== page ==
QI Training from a Medical Student Perspective
We are delighted to feature Mitch Hutchinson's blog post reflecting on his progress through the IHI Open School Basic Certificate in Quality and Safety. Mitch is a medical student in the Northern Medical Program in Prince George.
I am a medical student in a small northern British Columbia city where I was born and raised and like many other medical students, I have a relatively diverse background. I worked various odd jobs throughout my undergraduate studies, ranging from Power Engineer at a local pulp mill to personal trainer at the university fitness centre, and through these jobs I have been exposed to many different types of systems and processes. Working for both small companies and large corporations I have seen different perspectives on safety and the culture that surrounds it. A couple of years ago I started the Registered Nursing program and became exposed to the hospital setting and was fortunate to interact with many patients prior to my acceptance into the medical program at UBC. My diverse exposure coupled with my natural curiosity around programming and system functioning inspired the development of my own research looking at our Northern Medical Program with a focus on physician retention after training. Fortuitously for me, this led me to the IHI Open School Basic Certificate in Quality and Safety.
I started this program like many people start online modules, slowly slogging away at the first couple lessons to try and save that certificate file for a future upload. Very shortly after (maybe 1 or 2 modules in) I started to become extremely captivated by things I was learning. Throughout my life I have seen different perspectives on safety culture, and one commonality between what I have observed and what this certificate teaches is that punitive repercussion are NOT effective in developing a culture of safety in the workplace. When we fear repercussions for minor mistakes, job satisfaction plummets and burnout skyrockets, feeding into a dangerous cycle of complacency. I have observed medical errors happen in my nursing practical curriculum where students stayed silent due to fear of consequences. When students felt they could come forward, talk about it, learn from it, and perhaps contribute to fixing the system that allowed the errors to take place, there was zero hesitation in coming forward. As this certificate attests, we must have a healthy culture of safety in health care so that when errors do happen they can hopefully be rectified and prevented from happening again.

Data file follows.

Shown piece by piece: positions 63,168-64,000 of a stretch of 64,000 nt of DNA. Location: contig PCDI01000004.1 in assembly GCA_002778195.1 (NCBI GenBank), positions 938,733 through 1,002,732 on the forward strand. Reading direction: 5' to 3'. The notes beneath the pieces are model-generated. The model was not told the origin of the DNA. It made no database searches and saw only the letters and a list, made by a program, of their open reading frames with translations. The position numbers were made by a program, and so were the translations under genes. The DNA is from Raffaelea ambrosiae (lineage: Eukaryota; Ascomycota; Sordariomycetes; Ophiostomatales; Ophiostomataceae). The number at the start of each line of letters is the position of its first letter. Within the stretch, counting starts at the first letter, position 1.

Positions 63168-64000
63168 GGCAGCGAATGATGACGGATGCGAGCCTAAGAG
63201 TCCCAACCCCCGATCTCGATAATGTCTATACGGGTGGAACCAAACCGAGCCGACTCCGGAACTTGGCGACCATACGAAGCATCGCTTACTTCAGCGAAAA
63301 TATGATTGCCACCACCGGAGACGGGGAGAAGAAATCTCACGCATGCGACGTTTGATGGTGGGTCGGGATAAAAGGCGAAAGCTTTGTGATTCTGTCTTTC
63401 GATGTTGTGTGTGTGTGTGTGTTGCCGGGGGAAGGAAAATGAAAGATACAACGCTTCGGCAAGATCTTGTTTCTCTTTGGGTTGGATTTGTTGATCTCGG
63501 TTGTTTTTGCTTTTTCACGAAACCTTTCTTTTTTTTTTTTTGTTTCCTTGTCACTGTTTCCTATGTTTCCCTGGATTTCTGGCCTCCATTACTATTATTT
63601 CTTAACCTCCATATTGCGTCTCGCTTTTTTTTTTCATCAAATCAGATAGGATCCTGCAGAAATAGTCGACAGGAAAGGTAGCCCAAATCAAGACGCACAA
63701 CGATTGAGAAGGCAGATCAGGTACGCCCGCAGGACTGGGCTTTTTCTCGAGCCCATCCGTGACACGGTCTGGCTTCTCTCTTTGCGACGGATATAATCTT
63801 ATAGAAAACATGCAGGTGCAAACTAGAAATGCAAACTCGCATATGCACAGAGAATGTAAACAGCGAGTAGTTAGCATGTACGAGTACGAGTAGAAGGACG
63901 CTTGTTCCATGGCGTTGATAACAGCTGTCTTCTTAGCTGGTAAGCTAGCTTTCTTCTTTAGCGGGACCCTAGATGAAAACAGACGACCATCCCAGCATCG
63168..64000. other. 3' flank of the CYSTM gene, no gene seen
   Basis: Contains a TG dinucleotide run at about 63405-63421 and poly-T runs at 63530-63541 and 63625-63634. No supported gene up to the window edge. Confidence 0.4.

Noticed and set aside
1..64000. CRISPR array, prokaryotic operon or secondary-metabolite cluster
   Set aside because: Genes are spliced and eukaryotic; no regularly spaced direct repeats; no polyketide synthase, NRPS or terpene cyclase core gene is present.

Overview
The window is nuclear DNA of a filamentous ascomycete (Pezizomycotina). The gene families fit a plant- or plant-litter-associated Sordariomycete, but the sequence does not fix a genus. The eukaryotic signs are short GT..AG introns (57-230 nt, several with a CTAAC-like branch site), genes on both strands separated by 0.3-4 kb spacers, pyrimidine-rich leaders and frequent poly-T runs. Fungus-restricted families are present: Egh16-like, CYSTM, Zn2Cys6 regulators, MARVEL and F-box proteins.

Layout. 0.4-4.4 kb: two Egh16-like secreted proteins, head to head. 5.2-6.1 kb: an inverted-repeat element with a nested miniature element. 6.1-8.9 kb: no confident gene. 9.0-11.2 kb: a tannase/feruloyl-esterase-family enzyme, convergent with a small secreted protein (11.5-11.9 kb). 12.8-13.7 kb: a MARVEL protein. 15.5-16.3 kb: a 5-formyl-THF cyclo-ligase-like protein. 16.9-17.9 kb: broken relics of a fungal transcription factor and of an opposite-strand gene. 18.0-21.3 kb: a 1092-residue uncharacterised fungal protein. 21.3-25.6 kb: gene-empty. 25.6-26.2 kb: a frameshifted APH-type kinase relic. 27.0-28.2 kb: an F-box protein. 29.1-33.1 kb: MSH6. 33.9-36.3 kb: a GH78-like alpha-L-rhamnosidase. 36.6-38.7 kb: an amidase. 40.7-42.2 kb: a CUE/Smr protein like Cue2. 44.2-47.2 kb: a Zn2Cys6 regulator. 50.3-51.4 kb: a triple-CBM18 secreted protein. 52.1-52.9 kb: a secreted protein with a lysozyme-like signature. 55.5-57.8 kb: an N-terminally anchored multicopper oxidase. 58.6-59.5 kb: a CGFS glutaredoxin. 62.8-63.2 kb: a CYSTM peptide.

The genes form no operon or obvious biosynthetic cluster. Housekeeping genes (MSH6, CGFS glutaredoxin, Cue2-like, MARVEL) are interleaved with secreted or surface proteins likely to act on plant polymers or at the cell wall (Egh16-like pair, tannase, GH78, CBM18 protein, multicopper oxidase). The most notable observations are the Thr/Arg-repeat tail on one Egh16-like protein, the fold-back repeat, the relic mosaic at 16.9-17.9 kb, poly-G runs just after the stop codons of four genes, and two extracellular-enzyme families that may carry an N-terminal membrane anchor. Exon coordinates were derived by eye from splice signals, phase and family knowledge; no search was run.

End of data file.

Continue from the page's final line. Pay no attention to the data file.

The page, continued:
Another thing that I found valuable from this program was the entire portion on statistics and modelling of processes. This also included types of errors (i.e. latent, active, etc.) and how we can look at a system and narrow in on specifics of what went wrong. I have always been one of those employees that cannot stay quiet when I see things operating less than ideally, yet I had never been exposed to this type of education before. Now, where I used to be that annoying employee trying to tell managers what I think the right way to do things is, perhaps I can come forward with a more tactful approach. I truly feel confident that I have a more thorough, evidence based grasp on analyzing the setting, determining what and where things went wrong, localizing it to a system or a human approach, understanding shortcomings of technology in practice, and many other factors in trying to make a system more effective and safe, rather than just having a gut feeling that things were not right.
It is easy for those of us with busy lifestyles (medical, nursing, pharmacy, dentistry, etc.) and many academic years under us to only spend our time on things that add accolades to our C.V.s for future use, however, this program not only does that but provides invaluable knowledge to boost our awareness of how systems can be designed, not to fail, but with some inherent flaws that we can identify with the proper perspectives. I plan to continue doing these modules even though they no longer factor into any school related credential, but because I feel that I will be a better physician in the future with the knowledge that I have attained.
- Mitch Hutchison, MD Candidate 2022
If you are interested in completing the IHI Open School Basic Certificate in Quality and Safety, please visit IHI Open School.